The mission still ministers to the spiritual needs of thousands of Southern Californians and tourists.  A replica Basilica stands nearby and functions as the parish church.  But something is always happening at the Mission itself.  The second Saturday each month is Living History Day, with re-enactments, demonstrations, and costumes from 11:00 a.m. – 2:00 p.m.  Concerts include the Capistrano Valley Symphony Pops, Jazz, Swing and Classic Rock Bands. 

For more information and to plan your pilgrimage:

Mission San Juan Capistrano

26801 Ortega Highway

San Juan Capistrano, CA  92675

949-234-1300, ext. 318

www.missionsjc.com

References:

Mission Guide, San Juan Capistrano

San Juan Capistrano, Pierce Brothers Mission Series

www.missions.bgmm.com/sanjuanc.htm

www.californiamissions.com/morehistory/sjcapistrano.html

www.missionsjc.com/pirate.html

 

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La Purisima Mission State Historic Park, Lompoc, California

mission la purisima ca roof detail

With vistas of rocky beaches, farms, sandy beaches, and ranches, the drive to La Purisima Mission State Historic Park from Los Angeles reminds me of everything I like about Southern California.  Entering the park itself is like stepping back in time.

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Sheep and goats fill the corrals, turkeys gobble, and horses graze.  We look around for an Indian shepherd, or a neophyte coming to gather the dried hides to be tanned, but apparently this is a non-living history day.  The pastoral quiet is soothing.

mission la purisima ca horses     mission la purisima ca turkeys     mission la purisima ca barracks

Because it is a State Historic Park, La Purisima receives grant funding and has enjoyed massive restoration.  Beginning in 1935, the California Conservation Corps performed painstaking research. CCC completely restored the buildings using the original construction methods, adobe bricks, clay tiles, handmade furniture. 

mission la purisima ca sheep     mission la purisima ca hides     mission la purisima ca entry

Many living history events are held here throughout the year. This gives visitors the opportunity to see first-hand what life was like when the mission was at its peak. Docents and reenactors demonstrate mission crafts and skills. From grinding corn and making tortillas, to spinning wool and soap and candle making, everything is produced by the mission. 

mission la purisima ca bell wall     mission la purisima ca barns     mission la purisima ca tallow vats

mission la purisima ca tallow     mission la purisima ca tallow shed

The tallow vats above were used to melt animal fat in preparation for making soap and candles.  An abalone shell to hold holy water at the entrance to the church is representative of California’s coastal bounty.  The church itself is sparse, much as it must have been when the 11th Mission was founded and the faithful stood and knelt or sat on the bare floor.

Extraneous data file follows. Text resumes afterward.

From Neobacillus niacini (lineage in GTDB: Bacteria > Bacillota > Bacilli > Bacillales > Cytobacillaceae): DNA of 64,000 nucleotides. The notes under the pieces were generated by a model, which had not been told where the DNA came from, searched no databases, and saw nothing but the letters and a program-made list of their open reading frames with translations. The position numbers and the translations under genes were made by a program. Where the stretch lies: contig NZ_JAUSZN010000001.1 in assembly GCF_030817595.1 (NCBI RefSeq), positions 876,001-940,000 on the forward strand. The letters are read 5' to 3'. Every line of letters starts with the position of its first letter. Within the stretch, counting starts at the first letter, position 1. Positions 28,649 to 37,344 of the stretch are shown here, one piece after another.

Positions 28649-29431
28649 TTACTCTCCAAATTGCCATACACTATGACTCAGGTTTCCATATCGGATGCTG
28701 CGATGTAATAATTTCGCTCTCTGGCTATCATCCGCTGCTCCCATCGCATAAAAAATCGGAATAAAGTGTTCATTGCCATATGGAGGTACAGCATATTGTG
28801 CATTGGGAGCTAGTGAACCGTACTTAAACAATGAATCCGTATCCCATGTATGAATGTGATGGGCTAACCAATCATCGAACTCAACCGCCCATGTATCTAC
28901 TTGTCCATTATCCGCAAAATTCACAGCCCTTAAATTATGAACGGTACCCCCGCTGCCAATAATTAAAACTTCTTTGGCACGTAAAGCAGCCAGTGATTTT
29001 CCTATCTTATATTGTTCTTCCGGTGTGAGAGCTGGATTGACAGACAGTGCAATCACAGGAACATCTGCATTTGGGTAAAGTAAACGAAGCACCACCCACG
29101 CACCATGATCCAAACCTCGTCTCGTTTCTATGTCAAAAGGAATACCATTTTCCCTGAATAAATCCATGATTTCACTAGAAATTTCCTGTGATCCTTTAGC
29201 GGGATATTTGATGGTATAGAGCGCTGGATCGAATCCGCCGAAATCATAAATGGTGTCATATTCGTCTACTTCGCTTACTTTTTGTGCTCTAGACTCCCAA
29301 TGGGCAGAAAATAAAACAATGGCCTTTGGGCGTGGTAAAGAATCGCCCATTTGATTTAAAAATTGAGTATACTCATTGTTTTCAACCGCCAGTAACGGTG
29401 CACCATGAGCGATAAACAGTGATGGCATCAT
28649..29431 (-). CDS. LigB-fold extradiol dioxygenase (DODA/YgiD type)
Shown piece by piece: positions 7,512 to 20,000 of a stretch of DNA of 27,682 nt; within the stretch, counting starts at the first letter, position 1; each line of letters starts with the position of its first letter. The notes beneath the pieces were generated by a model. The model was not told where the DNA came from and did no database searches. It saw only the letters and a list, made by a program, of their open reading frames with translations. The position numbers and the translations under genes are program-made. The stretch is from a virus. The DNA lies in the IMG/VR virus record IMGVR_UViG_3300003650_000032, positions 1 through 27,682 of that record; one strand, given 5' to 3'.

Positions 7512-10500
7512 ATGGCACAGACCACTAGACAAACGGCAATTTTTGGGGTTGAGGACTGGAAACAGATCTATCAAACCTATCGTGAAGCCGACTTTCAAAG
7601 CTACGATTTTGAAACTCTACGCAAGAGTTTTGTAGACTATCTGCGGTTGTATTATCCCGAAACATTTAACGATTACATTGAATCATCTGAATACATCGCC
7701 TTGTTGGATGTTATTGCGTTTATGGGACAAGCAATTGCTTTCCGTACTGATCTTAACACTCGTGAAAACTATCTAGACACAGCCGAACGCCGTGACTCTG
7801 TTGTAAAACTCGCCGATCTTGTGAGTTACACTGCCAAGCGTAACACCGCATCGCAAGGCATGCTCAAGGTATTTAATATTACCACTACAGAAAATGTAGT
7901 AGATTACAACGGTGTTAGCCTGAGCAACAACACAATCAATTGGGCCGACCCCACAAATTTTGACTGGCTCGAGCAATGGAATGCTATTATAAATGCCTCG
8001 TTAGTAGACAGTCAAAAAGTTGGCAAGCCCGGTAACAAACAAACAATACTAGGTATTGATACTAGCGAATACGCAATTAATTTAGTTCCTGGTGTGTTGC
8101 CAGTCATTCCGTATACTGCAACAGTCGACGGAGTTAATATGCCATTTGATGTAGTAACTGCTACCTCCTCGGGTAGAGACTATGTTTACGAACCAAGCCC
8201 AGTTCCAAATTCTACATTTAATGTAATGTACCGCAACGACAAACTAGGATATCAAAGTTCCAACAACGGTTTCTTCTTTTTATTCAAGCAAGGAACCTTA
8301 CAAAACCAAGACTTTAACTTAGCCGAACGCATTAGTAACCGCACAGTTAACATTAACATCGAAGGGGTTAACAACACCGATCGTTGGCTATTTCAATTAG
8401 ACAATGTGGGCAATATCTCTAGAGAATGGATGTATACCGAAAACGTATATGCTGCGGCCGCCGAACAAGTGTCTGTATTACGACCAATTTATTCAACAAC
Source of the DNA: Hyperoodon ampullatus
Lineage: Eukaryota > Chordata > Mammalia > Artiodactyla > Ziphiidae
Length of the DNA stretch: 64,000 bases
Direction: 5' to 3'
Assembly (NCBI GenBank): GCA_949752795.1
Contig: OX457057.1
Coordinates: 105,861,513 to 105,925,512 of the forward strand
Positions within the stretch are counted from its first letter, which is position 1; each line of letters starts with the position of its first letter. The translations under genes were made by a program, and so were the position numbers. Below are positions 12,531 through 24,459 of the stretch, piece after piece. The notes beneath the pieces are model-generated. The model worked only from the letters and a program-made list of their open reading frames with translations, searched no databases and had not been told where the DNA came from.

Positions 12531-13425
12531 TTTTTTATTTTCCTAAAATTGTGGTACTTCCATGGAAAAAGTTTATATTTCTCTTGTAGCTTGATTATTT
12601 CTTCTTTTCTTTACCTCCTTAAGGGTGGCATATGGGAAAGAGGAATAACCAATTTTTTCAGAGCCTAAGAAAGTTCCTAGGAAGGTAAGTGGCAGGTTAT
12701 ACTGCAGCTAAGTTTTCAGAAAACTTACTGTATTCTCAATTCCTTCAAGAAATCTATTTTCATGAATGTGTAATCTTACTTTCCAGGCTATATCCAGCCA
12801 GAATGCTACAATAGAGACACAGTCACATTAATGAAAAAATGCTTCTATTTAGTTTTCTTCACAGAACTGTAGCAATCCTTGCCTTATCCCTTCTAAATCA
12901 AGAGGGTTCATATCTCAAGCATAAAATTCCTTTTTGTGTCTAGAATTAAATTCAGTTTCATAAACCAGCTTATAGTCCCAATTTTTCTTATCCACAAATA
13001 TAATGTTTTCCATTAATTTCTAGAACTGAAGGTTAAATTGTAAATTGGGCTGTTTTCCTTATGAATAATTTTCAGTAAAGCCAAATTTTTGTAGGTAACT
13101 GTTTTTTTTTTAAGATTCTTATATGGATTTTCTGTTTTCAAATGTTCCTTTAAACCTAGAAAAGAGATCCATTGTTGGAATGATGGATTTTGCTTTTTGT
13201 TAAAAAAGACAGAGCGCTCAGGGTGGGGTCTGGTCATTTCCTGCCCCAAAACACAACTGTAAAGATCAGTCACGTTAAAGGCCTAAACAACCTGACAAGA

mission la purisima ca abalone holy water

Extreme would be the word to describe the history of La Purisima. The mission was founded on the Feast of the Immaculate Conception, December 8, 1797. In just one year, there were over 900 residents. Construction began on a new church but by 1804, the neophyte population had reached 1,520. 

mission la purisima ca candler     mission la purisima ca choir loft     mission la purisima ca baptismal font

Scandal is nothing new to the Catholic Church. Accusations of mistreatment of the indians brought an investigation of the Franciscan padres and the military by the Spanish Governor.  The accusations proved unfounded.

mission la purisima ca altar     mission la purisima ca wagon     mission la purisima ca altar wall detail

Extreme disaster followed extreme prosperity.  In 1804, death and disease began to claim the lives of the Indian converts.  The massive earthquake of 1812, followed by heavy rains, leveled the mission and its outbuildings.

mission la purisima ca altar main     mission la purisima ca altar left     mission la purisima ca stations

Due to the devastation of the original mission, the padres relocated the new mission to the north. The new construction marked a departure from the traditional quadrangle mission plan.  Laying the buildings out in a line worked better with the natural contours of the land. This allowed for a quick escape as well as preserving the farmland.  As a result, extreme prosperity returned.

mission la purisima ca beams     mission la purisima ca soldier room     mission la purisima ca corporals apt

Because of the direction of Father Mariano Payeras, the mission continued to enjoy peace and prosperity.  Unfortunately, after his death in 1823, the Chumash began to revolt against the military. Finally, the Mexican government took control of the property in 1834.